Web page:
Straight Outta Compton

When I saw the trailer for Straight Outta Compton I knew that the film would represent a seminal moment in The Culture. And by The Culture, I mean hip-hop culture, Black culture, pop culture. History has a funny way of changing people’s perception, and I’m glad that my personal recollections of the group NWA informed my perception of the film. For those of you who don’t know, NWA (Niggas With Attitude) ushered in the so-called “gangsta rap” era, introducing us to rap luminaries Dr. Dre, Eazy-E, and Ice Cube. MC Ren and DJ Yella rounded out the group, a collective who expressed a raw, unabashed musical style that hadn’t been heard before. Straight Outta Compton was their debut album, and the film borrows that title as both a reference point and descriptor for its member’s origins. My discussion of the film will be twofold, as I’ll address its cinematic merits first, followed by its significance within The Culture.

Director F. Gary Gray (Law Abiding Citizen, Friday) has crafted a superior biopic. The film was as informative as it was entertaining, expertly incorporating the music that influenced the legendary group’s sound, as well as new music (Dr. Dre’s Compton soundtrack). Gray opens the movie by painting a picture of Reagan-era Los Angeles while introducing the audience to NWA’s charismatic front man Eric “Eazy-E” Wright. Ideally the first few moments of a film will capture your attention, and the opening scene set the tone in its depiction of Eazy narrowly escaping a botched drug deal. I was astounded at the images of a militarized police department, as they drove a battering ram through the front of a “trap” house, demolishing it and nearly killing its occupants. Gray shows us the environment that birthed the group, all the while making the obvious parallel between the LAPD’s tactics and what we’ve seen recently around the country regarding the unrest surrounding young Black men and women and the various police departments who brutalize them.

While Eazy contemplates a life beyond slanging dope, Ice Cube cultivates ferocity on the microphone, penning rhymes in a composition book he carries daily. Meanwhile Dr. Dre moonlights as a deejay at a local nightspot while trying to support a young family despite still living at home with his mother. His musical influences are made of some of the very best soul, funk, and rhythm & blues ever recorded – a subtle reminder that without sampling rap music wouldn’t be what it is today. NWA was formed partly by happenstance, partly by design. Dre was the visionary who crafted the sound, Cube wrote the lyrics, and Eazy had the voice. Eazy was no rapper, and one memorable scene showed how it took a few tries for him to perfect his style and unique cadence. However, their star power was undeniable, and eventually their brand of self-described reality rap propelled them to stardom.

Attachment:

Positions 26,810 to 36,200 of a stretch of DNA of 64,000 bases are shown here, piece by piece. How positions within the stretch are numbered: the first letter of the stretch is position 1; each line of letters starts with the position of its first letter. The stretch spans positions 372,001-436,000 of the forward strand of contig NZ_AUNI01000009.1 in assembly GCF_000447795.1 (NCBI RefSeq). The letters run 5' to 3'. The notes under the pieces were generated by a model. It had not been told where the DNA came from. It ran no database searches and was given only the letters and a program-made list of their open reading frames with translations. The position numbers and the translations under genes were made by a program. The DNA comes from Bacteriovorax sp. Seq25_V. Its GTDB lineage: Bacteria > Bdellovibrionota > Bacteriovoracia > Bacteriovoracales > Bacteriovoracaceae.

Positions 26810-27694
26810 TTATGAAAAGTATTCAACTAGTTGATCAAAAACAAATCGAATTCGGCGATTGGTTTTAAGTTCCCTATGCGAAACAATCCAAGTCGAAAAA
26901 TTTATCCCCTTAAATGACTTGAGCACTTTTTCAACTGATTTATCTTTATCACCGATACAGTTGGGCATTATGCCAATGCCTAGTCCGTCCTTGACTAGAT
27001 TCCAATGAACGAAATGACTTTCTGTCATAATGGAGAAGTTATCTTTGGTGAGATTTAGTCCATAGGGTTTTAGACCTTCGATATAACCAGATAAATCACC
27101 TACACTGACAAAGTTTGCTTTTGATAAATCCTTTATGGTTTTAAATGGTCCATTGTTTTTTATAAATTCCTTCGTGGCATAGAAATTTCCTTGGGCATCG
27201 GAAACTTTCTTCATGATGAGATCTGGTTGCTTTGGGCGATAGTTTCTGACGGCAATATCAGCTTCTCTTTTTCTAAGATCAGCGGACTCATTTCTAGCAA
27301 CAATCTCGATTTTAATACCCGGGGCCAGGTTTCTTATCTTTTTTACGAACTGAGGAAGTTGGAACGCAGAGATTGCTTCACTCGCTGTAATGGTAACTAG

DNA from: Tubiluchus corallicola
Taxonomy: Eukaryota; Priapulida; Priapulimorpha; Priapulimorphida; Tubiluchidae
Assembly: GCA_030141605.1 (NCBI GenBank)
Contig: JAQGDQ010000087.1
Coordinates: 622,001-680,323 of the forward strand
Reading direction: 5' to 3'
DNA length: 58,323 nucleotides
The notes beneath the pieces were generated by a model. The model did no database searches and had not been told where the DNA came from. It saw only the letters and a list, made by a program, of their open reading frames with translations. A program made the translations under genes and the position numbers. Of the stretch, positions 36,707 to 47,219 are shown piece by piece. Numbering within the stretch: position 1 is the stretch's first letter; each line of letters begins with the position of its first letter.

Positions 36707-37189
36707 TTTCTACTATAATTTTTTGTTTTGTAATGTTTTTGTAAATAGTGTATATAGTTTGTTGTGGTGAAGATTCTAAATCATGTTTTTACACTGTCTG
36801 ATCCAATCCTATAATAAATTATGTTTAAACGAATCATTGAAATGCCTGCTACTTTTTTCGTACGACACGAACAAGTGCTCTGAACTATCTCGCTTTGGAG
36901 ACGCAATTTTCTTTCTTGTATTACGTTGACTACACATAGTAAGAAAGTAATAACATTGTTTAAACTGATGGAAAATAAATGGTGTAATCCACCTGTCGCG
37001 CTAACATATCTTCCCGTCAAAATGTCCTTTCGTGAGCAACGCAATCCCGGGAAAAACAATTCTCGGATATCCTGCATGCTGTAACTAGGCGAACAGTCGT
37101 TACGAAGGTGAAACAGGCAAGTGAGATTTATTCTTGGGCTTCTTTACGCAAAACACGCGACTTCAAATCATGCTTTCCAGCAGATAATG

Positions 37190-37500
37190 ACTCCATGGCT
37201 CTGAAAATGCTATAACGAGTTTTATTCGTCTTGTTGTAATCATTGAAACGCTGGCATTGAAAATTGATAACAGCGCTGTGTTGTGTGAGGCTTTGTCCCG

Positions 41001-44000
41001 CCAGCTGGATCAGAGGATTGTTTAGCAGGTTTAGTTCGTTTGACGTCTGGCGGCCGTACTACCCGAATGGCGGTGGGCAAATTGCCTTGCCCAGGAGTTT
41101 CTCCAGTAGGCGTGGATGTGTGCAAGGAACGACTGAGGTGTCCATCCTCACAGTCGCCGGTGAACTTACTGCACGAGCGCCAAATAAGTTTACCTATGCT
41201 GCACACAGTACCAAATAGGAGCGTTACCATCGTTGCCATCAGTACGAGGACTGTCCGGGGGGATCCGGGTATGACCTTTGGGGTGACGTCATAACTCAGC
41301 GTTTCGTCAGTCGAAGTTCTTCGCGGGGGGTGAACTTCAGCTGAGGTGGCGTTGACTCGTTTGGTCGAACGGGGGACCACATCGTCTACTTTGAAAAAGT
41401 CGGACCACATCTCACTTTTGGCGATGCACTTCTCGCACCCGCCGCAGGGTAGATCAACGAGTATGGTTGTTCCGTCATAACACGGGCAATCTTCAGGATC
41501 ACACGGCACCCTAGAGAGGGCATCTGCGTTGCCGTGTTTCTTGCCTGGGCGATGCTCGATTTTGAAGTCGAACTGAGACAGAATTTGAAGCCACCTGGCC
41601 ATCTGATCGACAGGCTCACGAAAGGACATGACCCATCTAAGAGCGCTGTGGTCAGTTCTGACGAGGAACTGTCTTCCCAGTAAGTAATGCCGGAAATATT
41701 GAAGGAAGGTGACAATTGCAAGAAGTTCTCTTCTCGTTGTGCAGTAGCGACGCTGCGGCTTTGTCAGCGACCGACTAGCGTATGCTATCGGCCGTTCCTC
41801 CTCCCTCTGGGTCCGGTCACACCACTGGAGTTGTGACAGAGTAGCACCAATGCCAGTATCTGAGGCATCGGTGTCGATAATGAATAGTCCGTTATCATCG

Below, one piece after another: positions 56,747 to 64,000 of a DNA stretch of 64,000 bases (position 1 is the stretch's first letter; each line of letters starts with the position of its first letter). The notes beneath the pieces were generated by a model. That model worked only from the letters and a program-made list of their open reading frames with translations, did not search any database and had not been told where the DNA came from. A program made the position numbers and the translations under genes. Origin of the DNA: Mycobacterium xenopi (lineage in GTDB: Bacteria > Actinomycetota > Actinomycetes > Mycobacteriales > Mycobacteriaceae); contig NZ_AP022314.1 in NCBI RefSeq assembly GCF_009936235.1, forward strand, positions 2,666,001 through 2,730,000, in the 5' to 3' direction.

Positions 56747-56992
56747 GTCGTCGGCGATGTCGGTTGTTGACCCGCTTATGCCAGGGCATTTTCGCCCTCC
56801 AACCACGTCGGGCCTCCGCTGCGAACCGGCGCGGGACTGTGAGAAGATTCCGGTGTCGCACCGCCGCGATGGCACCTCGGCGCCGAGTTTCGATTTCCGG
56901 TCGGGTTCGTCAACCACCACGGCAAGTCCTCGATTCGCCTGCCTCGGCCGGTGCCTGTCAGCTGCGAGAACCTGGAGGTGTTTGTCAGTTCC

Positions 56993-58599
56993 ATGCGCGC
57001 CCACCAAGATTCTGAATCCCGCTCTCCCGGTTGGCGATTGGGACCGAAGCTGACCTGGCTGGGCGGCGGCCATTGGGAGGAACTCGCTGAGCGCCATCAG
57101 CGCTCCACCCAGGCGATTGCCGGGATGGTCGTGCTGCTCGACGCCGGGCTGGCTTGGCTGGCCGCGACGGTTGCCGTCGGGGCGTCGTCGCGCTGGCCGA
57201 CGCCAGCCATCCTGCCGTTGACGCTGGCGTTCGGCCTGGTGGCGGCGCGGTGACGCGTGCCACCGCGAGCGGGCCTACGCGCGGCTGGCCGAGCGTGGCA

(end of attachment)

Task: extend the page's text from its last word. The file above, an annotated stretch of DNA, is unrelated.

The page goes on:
Inevitably the group fell victim to dissension, as manager Jerry Heller (Paul Giamatti, San Andreas) drove a wedge between Eazy and the others by withholding royalties from Ice Cube when he failed to equitably account for the significant writing Cube had done for the group. Cube left the group with Dre eventually following suit, and when NWA unofficially disbanded, things were never quite the same. The members had somewhat mended fences before Eazy’s untimely death from AIDS, but by then it was the end of an era.

The film is almost too grand to effectively summarize, but a few scenes captured the immense cultural impact NWA had on America and on music as a whole. Freedom of speech was essential to the group’s image, as they faced criticism at every turn. Their adoration from fans was met with equal parts disdain from law enforcement, as “Fuck the Police” was emblematic of the frustration of young Black men across America. Gray showed how the Rodney King verdict and subsequent L.A. riots affected the community, validating the song and the maverick spirit that created it.

One aspect of NWA’s criticism that was hinted at but never fleshed out, was the misogynistic nature of their lyrics. Yes, the violent anti-law enforcement lyrics drew ire, but so did the prolific barrage of lyrics that seemed to degrade women. The film portrayed the group as heroes (or anti-heroes, at the least), and I suppose that is to be expected since Cube and Dre have production credits here. I won’t say the portrayal was sanitized, but of course some things were omitted. However, I did enjoy the balanced humanization of the group, particularly a scene in which Dre is comforted after the death of his brother, and another towards the end as they grapple with Eazy’s impending death.

F. Gary Gray brilliantly captured the group’s inception and pivotal musical moments in the recording studio. The performances were above reproach. O’shea Jackson Jr. bears an uncanny resemblance to his famous father, from voice inflection to mannerisms. Jason Mitchell (Eazy-E) and Corey Hawkins (Dr. Dre) infused their roles with authenticity and surprising vulnerability. Mitchell particularly showed a different side of Eazy, as he ruefully realizes that Cube and Dre’s respective stars have eclipsed his own. A few things were glossed over, in my opinion – like the extent to which Eazy fell out with the rest of the group. I remember the diss tracks, and I don’t think they made peace as easily as the film indicated. Nevertheless, this is a small quibble. The movie is a must see for anyone that loves The Culture. I got chills watching Ice Cube in the booth and when I heard him rhyming over Steve Arrington’s “Weak At The Knees” instrumental in an early scene. Some shit you just have to see, period. Not perfect, but pretty close. Grade: A.

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